Although ovarian reserve testing gives a physician insight into the quantity and quality of oocytes remaining, age seems to be the most valuable predictor of oocyte quality. Ovarian Reserve testing helps guide doctors toward the best treatment for their patients. Diminished ovarian reserve does not mean that a couple will not achieve a successful outcome, but patients may require more intense treatment options to achieve their dreams of parenthood.
Premature Ovarian Failure (POF)
Premature ovarian failure (POF) is the loss of normal ovarian function before the age of 40. At the beginning of a woman’s menstrual cycle, the pituitary gland secretes FSH, which causes the follicles to begin to mature and produce estrogen. The rising estrogen levels give the pituitary gland the signal that FSH is no longer needed at this time. If follicle maturation does not occur, a woman does not release ample quantities of estrogen, which causes the follicle stimulating hormone to continue to increase. This is typically why a woman with POF has higher levels of FSH on evaluation.
Common symptoms noted with POF include absence of a menstrual cycle or irregular menstrual cycles, hot flashes or night sweats, vaginal dryness, decreased sexual desire, difficulty concentrating, and irritability.
Although it seems that POF is familial and a genetically predetermined condition, a few other factors can increase the risk of POF. The most obvious being age, as discussed previously. Chromosomal defects can also contribute to the onset of POF such as Turner’s syndrome (where a woman has only one X chromosome instead of the two X chromosomes) and Fragile-X syndrome. Exposure to toxins can induce ovarian failure as well. The most common causes of toxin-related ovarian failure are due to women who have had radiation or chemotherapy as these treatments can damage the genetic material in the oocyte. Environmental toxins such as cigarette smoke, chemicals and pesticides may also accelerate ovarian failure.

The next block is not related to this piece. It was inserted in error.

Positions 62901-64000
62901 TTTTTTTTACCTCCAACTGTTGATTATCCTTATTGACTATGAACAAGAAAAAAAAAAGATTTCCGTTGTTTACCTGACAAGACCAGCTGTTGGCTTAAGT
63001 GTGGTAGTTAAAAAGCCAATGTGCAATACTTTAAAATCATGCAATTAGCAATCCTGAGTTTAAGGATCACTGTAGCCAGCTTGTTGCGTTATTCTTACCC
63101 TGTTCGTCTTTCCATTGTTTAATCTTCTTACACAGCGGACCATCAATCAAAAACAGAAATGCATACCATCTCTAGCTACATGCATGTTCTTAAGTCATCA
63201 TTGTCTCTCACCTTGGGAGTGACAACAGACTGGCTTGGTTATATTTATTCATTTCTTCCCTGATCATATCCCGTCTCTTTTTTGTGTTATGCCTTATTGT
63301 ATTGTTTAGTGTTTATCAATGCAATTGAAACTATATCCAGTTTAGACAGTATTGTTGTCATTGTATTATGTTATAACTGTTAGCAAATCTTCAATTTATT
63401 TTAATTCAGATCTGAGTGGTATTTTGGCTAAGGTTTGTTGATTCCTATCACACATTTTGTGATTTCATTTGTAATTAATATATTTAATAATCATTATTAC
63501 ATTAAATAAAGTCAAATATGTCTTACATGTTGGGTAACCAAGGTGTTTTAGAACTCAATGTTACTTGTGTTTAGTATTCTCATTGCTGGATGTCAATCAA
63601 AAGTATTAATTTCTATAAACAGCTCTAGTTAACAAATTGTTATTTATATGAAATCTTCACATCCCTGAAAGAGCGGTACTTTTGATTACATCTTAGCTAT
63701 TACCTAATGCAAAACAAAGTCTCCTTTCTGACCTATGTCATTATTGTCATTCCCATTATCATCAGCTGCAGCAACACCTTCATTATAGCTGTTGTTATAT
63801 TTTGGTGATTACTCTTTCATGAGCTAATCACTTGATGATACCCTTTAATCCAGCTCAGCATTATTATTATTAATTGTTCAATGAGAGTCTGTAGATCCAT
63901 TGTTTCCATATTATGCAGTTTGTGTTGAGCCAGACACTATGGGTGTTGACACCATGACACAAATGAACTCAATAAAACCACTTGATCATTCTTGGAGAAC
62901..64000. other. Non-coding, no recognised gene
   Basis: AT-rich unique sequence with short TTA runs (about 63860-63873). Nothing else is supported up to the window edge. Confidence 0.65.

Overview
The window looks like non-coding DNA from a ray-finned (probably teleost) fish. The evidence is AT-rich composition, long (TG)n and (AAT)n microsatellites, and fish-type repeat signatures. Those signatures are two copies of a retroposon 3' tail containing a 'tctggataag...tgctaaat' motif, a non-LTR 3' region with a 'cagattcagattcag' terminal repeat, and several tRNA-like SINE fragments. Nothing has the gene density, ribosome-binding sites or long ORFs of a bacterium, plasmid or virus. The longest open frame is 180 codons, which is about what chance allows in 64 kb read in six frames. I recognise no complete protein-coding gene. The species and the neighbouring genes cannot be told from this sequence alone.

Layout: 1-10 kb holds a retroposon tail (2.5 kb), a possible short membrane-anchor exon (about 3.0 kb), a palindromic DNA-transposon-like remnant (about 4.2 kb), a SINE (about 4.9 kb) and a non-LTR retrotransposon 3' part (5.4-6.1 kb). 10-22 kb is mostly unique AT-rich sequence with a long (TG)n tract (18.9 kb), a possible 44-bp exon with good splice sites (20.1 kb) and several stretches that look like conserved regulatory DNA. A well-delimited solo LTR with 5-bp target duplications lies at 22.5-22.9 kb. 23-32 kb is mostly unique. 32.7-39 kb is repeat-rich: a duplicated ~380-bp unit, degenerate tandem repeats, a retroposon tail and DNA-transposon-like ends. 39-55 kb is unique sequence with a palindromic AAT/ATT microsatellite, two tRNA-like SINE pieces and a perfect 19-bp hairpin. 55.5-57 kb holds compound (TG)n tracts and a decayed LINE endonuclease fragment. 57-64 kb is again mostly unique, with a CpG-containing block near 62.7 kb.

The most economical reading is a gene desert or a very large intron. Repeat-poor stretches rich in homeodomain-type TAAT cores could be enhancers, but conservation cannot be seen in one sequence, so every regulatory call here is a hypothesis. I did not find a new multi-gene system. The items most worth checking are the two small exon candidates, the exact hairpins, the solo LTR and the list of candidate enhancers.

Infertility is commonly associated with POF. Although doctors don’t have a treatment to improve fertility in patients with this condition, IVF with donor eggs is a viable option for many couples trying to achieve a pregnancy.
Women with POF may develop osteoporosis due to the lack of estrogen. Replacing this estrogen can help prevent osteoporosis and relieve many of the symptoms that arise from estrogen deficiency such as hot flashes, mood changes, and vaginal dryness. Your doctor may also suggest progesterone as well as estrogen to prevent the lining of the uterus from developing precancerous changes. When a woman is on long-term estrogen therapy, issues arise about the association with breast cancer and cardiovascular health. In a young woman with POF, the benefits of hormone replacement usually outweigh the risks.
A diagnosis of premature ovarian failure can bring mixed emotions to a woman who has dreamed of having a child with her genetic makeup. Providing support and guidance during this time will ensure that the individual’s needs are adequately met.